The DBS 48, in this example, is the storage location for the web text received from the content providers 18. The DBS 48 receives storage requests from the BSS 46 for storing web text. In response to requests from the BSS 46, the DBS 48 may store the extracted web text in a predefined format as discussed further below with reference to FIG. 6. The DBS 48 may include one or more data storage modules also discussed further below. The database storage modules may be, for example, one or more databases. The databases may be implemented according to, for example, the relational database model. Additional or alternative database models may be selectively employed such as, for example, the flat-file model and the object-oriented model. Additionally, the databases of the DBS 48 may be implemented as a MySQL database management system or an SAS database management system. Additional or alternative database management systems may also be selectively employed.

The BSS 46, in this example, is the interface between the server module 14 and the content providers 18. The BSS 46 is configured to aggregate web text from various content providers 18. The BSS 46 generates requests for web documents (e.g., web pages and web feeds) and transmits the respective requests to the content providers 18. The BSS 46 may also communicate with the content providers over the network 16 using networking protocols such as, for example, TCP/IP and HTTP. The content providers 18 may transmit the requested web documents to the BSS 46 in response to the requests received from the BSS. The BSS 46 shown in FIG. 3, then extracts, categorizes, and stores the web text in the DBS 48 as mentioned above and discussed further below.

Back-End Service Server

Referring now to FIG. 4, a block diagram of an example back-end service server 46 (BSS) is shown. The BSS 46, in this example, includes modules 52-56 configured to retrieve, extract, and categorize the web text from content providers. In the example BSS of FIG. 4, the BSS includes a configuration module 52, an aggregation module 54, and a web content processing module 56. The configuration module 52, in this example, may be configured to indicate which content providers 18 to aggregate web text from. Accordingly, the configuration module 52 may include a list of content providers (i.e., a list of web pages and/or web feeds). The content provider list may be implemented, for example, as a flat file stored in a storage module (not shown) of the BSS 46. Alternatively, the content provider list may be implemented as a database table in a database of the BSS 46 or DBS 48. Other suitable implementations may be selectively employed for identifying the content providers. An example content provider listing may be as follows:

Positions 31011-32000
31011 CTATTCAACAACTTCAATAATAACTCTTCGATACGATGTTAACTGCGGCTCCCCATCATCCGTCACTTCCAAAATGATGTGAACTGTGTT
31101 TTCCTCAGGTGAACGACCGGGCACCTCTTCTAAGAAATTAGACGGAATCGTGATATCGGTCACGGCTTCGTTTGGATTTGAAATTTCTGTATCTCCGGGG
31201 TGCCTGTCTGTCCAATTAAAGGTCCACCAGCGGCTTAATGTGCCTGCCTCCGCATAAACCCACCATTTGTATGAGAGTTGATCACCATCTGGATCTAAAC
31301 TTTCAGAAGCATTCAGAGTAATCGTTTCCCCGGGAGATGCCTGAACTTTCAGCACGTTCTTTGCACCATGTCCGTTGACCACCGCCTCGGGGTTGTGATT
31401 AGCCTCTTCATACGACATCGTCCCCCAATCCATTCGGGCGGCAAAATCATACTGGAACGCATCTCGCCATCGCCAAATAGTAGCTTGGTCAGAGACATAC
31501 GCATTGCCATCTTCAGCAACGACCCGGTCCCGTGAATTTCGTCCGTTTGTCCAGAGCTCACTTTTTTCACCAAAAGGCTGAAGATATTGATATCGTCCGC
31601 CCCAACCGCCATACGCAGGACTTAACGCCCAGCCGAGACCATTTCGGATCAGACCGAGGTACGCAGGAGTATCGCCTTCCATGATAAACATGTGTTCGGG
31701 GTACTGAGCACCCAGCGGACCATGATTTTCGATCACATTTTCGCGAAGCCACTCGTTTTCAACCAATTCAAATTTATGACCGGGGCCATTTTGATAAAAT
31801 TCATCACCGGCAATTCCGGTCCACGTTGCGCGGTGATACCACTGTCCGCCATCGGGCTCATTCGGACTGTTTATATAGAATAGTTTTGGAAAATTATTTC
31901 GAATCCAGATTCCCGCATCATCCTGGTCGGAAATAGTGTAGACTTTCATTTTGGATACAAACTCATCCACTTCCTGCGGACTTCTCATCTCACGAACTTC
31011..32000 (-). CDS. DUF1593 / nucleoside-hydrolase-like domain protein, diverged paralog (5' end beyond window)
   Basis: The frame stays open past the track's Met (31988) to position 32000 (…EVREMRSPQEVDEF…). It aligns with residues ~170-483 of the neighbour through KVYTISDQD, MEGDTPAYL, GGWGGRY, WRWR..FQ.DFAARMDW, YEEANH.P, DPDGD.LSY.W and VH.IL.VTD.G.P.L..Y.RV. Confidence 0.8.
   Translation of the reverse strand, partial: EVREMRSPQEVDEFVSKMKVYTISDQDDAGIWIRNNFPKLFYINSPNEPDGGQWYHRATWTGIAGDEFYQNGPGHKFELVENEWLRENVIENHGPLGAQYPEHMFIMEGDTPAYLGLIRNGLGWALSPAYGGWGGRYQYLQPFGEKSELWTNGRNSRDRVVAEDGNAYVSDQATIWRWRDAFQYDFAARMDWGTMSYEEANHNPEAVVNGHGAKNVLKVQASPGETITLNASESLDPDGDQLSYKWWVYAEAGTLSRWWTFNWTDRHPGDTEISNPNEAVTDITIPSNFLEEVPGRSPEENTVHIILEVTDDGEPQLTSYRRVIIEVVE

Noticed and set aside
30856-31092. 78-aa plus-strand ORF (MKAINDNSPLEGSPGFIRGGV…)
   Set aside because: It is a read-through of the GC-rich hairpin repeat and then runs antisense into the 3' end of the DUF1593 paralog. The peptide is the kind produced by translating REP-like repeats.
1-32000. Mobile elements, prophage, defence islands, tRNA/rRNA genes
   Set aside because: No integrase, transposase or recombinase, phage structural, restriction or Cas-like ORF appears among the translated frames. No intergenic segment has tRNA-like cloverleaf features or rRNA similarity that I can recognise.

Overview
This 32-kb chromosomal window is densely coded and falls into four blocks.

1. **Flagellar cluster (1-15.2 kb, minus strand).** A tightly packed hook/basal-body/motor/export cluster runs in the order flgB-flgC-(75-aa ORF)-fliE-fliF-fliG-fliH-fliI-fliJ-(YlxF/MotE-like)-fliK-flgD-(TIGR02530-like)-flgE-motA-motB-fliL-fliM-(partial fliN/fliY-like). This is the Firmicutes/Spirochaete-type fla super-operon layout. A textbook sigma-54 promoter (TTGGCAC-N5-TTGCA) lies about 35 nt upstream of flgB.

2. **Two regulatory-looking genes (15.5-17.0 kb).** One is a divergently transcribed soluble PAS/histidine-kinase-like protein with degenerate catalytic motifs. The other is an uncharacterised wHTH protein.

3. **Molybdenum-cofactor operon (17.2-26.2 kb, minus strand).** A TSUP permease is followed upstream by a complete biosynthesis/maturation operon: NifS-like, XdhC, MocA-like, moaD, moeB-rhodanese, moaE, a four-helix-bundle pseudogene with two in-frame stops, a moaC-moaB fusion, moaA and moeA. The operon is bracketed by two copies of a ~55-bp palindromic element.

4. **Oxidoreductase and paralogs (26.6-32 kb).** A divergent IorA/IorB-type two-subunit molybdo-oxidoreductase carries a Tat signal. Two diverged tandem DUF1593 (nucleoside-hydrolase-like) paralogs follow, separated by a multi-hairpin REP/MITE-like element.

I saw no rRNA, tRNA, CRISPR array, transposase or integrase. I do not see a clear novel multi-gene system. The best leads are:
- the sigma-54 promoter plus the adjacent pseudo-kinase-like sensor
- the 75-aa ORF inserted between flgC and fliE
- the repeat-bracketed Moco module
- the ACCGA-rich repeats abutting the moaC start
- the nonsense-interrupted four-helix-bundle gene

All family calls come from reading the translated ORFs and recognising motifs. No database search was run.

• 1. http://telematics.info/news/9357/GPS-Vulnerable-To-Threats-as-Jamming-Increases.html
  • 2. http://telematics.info/news/9359/GPS-coordinates-for-the-trees.html
  • 3. http://rss.news.yahoo.com/rss/topstories
  • 4. http://rss.cnn.com/rss/cnn_tech.rss

The configuration module 52 may also be configured such that the BSS 46 retrieves web content from the content providers 18 at a predetermined interval such as, for example, on a minute, hourly, or daily basis. The predetermined interval may be set globally for all items in the content provider listing, by type of content provider (e.g., web page-type versus web feed-type), and/or on an individual item basis. Additionally or alternatively, the BSS 46 may be configured to retrieve web content from a particular content provider 18 on an ad hoc basis in response to receipt of an instruction or command from the FSS 50 of the server module 14.

The configuration module 52 may also be adapted to associate categories and/or subcategories with the web page and web feed entries in the list. Example categories and subcategories may include news, sports, weather, stock quotes, and the like. The configuration module 52 may be selectively adapted to provide additional or alternative configuration settings. The BSS 46 may also be additionally or alternatively adapted to analyze the received web document and categorize the web text automatically based on the type of content provider and/or the web content of the web document.